As a result of TEA-21 and the Taxpayer Relief Act of 1997, qualified transit and vanpool transportation fringe benefits can now be used in the following ways.
Benefits in Addition to Compensation
Employers may give their employees up to $65 per month in benefits to commute to work by transit or by eligible vanpools. The employer pays for the benefit and receives an equivalent deduction from their business income taxes. Employees receive the benefit completely free of all payroll and income taxes, in addition to their current compensation.
Benefits in Lieu of Compensation
Employers may permit their employees to set aside some of their pre-tax income to pay for transit or eligible vanpools. Employers do not pay for the benefit but permit employees to use some of their gross income to pay for commuting expenses, before taxes are computed, up to $65 per month.
Employees save on payroll and income taxes on the amount of the benefit they purchase, since that amount is no longer treated or reported as taxable salary. Payroll costs for employers are reduced since payroll taxes do not apply to the amount set aside since it is treated as a benefit.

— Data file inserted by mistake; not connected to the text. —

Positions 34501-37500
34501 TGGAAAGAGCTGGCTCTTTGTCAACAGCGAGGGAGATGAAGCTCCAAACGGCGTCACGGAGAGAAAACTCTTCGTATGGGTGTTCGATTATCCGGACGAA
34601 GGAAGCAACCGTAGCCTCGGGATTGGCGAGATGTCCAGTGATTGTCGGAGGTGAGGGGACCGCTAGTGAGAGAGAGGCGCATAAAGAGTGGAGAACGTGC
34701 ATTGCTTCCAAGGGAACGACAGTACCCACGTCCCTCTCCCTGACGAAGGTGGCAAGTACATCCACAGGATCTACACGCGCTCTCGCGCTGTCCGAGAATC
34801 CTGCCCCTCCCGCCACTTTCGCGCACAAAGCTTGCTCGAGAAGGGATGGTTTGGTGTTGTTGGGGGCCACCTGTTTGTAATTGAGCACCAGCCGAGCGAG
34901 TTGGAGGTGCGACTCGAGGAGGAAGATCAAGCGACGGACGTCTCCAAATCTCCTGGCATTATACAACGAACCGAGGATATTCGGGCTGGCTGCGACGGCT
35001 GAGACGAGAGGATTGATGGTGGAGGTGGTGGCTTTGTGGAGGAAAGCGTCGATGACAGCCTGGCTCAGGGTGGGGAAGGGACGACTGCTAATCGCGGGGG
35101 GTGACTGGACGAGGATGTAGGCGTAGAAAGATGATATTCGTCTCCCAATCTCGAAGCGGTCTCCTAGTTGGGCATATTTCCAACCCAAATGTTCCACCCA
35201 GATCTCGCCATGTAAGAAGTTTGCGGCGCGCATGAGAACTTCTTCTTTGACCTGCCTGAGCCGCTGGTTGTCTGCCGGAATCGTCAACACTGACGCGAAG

Employers may share the cost of commuting with their employees. Employers can give their employees part of the commuting expense tax-free in addition to their compensation and allow the employees to set-aside part of their gross income (in lieu of compensation) to pay the remaining amount, up to the total monthly limit of $65.
For example, the employer could provide the employee a transit pass worth $35 in addition to salary and the employee could use pre-tax income that is set aside to purchase a pass for $30, for a total monthly benefit of $65. The employer receives an equivalent deduction from its business income taxes while the employee saves on payroll and income taxes on the set aside amount for the balance of the benefit.